Dimitri Eipides, the well-regarded figure at film festivals on both sides of the Atlantic, has died after battling long-term illness.
The Thessaloniki International Film Festival, at which Eipides was a former director, confirmed that he had passed away on Wednesday, Jan. 6. He was known to be obscure about his exact age but was thought to be around 80.
Born in Athens, Eipides went on to work at film events around the world, including founding the Montreal Festival Du Nouveau Cinema, alongside Claude Chamberlain, which the pair started in 1971 and Eipides was director for 14 years. From 1988 he worked as a senior international programmer at Toronto International Film Festival, and was also the program director of the Reykjavik International Film Festival from 1995.
Showbiz & Media Figures We've Lost In 2021 - Photo Gallery
In his native Greece, he served in various roles at the Thessaloniki International Film Festival, establishing the New Horizons section before taking up the top position as director in 2010, eventually leaving the fest in 2016. He also helped to set up the separate Thessaloniki Documentary Festival in 1999, acting as director of that event.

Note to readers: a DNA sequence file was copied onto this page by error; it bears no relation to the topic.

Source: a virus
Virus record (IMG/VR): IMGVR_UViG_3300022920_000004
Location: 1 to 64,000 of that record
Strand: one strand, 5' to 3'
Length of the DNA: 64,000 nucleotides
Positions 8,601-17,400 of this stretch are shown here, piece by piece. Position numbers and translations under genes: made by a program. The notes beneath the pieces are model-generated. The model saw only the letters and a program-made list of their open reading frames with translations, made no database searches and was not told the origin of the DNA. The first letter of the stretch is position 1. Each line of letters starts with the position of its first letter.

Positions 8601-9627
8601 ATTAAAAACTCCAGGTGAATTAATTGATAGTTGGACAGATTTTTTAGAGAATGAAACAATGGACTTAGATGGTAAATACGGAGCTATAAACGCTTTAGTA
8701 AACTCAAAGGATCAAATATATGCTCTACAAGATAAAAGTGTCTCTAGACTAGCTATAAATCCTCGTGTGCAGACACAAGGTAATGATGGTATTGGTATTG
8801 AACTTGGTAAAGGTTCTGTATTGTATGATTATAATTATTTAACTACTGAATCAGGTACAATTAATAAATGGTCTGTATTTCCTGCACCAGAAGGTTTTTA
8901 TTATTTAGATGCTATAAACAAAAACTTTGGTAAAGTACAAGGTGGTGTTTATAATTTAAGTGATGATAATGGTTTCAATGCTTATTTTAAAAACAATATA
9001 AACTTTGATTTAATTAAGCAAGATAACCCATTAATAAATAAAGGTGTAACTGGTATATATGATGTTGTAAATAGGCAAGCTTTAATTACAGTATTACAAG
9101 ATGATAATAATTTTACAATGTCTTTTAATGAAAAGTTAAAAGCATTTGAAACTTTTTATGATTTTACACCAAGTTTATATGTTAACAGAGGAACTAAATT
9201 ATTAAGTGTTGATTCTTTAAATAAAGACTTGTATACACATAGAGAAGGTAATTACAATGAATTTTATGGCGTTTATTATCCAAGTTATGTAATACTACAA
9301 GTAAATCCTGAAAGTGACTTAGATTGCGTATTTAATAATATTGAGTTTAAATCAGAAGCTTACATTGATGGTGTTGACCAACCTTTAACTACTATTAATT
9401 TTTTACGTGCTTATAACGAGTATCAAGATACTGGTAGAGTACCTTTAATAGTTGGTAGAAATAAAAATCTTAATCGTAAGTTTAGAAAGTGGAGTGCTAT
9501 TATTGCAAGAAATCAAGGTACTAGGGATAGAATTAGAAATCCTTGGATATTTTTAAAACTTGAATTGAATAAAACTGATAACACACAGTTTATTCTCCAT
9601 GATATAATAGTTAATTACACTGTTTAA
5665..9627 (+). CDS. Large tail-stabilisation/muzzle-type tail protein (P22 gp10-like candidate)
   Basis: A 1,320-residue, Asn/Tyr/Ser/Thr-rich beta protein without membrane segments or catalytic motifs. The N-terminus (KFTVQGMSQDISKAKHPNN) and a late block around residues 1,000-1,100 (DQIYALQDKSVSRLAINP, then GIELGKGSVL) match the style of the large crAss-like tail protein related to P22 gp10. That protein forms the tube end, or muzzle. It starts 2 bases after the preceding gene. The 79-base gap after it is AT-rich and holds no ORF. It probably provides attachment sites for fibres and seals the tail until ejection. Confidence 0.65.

In the international film community, Eipides was highly regarded as a champion of documentary cinema as well as of Iranian cinema. The Iranian Ministry of Culture awarded him a special honor in recognition of his contribution to the country’s film industry, while he also received a special FIPRESCI award in 1999 for the quality of the New Horizons program at Thessaloniki.
“Dimitri Eipides taught us how to watch documentaries, how to discover filmmakers. Cinema was his life. In myth he found the anthropocentric stories that originate from reality,” wrote the Thessaloniki fest in a Facebook post. “He convinced viewers that documentary is a love affair that surpasses its own art and becomes part of our life. We will always remember him in front of a screen, watching a film, explaining passionately why it is ideal for a festival, ideal for our soul.”
Local producer Konstantinos Kontovrakis, who started his career as an assistant to Eipides at the Thessaloniki fest, said he was a “true mentor for cinema, in every sense”.
“Everyone who has been around him said he taught them how to watch films, that’s what made him such a great programmer,” Kontovrakis added.
Subscribe to Deadline Breaking News Alerts and keep your inbox happy.